Tributes have been paid to former Exeter City Council leader Pete Edwards who has died in hospital following a short illness.
Mr Edwards, who served as a councillor for 30 years, has been remembered as a ‘humble’ man with ‘extraordinary insight’ who leaves ‘such a strong legacy’.
He represented the then-Barton ward from 1984 to 1988 and then Mincinglake and Whipton from 1995 to 2019.
The former bus driver was was leader of the council from 2011 until his retirement in 2019.
He previously served as lead councillor for housing as well as environmental health and leisure.
Mr Edwards’ tenure as leader oversaw the much-needed refurbishment of the Royal Albert Memorial Museum in 2011 and he was at the helm when plans to redevelop the old bus station were revealed.
He was responsible for many of the city’s successes, including bringing the 2015 Rugby World Cup to Exeter and the Radio One Big Weekend in 2017.
Current city council leader Phil Bialyk said Mr Edwards would be sorely missed, adding: “I knew Pete for nearly 50 years and it is a privilege to call him my friend.
“You can see the impact that he had in the city and he leaves such a strong legacy.
“Pete was humble. Not even his family really saw the breadth of what he was delivering for the city.
“He spent his leadership genuinely looking out for the interests of the people of Exeter – many of which he would never meet.”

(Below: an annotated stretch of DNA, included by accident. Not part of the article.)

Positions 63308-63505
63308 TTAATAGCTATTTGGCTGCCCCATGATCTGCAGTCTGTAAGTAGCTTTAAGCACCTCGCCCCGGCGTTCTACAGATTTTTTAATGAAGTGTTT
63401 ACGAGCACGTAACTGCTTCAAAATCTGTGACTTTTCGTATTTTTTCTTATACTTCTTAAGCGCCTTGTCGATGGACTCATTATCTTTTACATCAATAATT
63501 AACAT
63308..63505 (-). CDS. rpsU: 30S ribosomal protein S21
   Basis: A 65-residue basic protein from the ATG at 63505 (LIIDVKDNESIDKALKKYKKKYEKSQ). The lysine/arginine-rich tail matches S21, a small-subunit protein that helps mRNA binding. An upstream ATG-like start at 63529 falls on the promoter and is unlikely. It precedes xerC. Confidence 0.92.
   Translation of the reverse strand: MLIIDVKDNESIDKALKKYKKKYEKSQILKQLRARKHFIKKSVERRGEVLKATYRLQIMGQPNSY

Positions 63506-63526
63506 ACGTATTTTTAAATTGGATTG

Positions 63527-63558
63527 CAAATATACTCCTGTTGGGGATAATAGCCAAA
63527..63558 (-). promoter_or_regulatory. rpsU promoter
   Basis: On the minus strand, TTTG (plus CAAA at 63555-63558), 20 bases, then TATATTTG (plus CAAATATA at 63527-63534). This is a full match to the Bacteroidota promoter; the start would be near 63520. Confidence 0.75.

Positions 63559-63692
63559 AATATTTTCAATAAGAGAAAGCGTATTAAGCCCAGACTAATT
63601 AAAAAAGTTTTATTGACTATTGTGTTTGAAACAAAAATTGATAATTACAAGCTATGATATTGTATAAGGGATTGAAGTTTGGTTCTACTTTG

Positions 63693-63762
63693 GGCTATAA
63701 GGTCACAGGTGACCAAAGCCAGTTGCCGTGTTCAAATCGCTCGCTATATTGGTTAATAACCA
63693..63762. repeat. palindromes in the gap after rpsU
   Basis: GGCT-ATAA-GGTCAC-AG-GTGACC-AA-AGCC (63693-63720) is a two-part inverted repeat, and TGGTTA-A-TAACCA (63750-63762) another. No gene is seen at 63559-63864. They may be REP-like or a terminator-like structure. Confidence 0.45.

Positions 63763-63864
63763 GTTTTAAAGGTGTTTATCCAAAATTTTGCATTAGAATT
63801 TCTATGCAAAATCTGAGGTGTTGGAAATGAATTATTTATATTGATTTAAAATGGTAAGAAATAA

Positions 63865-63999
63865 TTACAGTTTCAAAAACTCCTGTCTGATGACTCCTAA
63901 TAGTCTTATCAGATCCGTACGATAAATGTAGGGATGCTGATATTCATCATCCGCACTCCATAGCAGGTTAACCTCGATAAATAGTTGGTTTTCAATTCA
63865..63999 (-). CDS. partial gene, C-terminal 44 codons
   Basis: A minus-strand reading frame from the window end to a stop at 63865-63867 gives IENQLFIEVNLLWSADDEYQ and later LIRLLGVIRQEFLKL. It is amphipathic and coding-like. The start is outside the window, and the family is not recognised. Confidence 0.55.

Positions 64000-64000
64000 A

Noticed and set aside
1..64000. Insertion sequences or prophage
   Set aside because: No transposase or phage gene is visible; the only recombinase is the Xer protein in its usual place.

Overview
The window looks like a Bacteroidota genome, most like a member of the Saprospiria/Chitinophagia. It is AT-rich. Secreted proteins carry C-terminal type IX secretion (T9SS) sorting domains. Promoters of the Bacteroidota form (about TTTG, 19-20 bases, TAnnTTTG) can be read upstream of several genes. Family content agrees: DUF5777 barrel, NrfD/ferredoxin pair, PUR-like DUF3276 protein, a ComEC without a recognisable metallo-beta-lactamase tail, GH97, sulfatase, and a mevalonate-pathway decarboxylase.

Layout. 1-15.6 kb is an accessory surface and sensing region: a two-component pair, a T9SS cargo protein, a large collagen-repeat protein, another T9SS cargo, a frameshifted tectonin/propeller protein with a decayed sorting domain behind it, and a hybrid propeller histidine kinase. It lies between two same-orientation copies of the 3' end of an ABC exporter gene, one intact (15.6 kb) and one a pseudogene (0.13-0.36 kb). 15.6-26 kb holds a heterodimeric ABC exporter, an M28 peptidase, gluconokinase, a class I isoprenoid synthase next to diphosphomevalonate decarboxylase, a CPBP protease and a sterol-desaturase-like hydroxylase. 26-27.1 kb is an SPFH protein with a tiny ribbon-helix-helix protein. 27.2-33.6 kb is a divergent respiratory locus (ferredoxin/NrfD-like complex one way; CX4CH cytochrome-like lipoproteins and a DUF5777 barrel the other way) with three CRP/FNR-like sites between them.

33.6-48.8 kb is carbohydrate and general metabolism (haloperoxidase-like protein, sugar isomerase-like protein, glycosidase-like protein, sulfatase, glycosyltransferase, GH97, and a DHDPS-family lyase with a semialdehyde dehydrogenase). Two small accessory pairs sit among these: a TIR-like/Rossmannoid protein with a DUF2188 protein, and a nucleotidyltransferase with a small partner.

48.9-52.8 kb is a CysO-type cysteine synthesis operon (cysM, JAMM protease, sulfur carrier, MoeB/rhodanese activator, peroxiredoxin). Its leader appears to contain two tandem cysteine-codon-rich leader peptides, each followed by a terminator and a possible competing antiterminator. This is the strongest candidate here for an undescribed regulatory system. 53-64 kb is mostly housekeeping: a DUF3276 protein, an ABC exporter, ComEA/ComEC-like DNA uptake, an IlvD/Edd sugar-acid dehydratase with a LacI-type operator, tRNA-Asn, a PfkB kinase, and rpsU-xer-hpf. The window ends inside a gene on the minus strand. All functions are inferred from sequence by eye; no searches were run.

Karime Hassan, chief executive and growth director of the council said: “Pete was known for his sound judgement.
“He had this ability to ‘cut through the crap’ and get to the heart of an issue.
“I spent a lot of time over my career with Pete. Every time he brought the matter back to his knowledge of Exeter, his knowledge of the people of Exeter, and the real-life issues they face.
“His insight was extraordinary and he also wouldn’t shy away from a fight if he knew it was the right thing to do.”
Mr Edwards introduced the Living Wage at the council and was key in bringing big names such as John Lewis and Ikea to the city.
He played his part in helping deliver thousands of new homes, many of them ‘affordable’ in the city, and was instrumental in pushing for Exeter to become a unitary authority.
Mr Edwards invested heavily in new flood defences and worked hard to bring on board Exeter City Futures to make the city energy independent and free of congestion.
He also had a hand in driving up Exeter’s recycling rates and making the city cleaner and greener.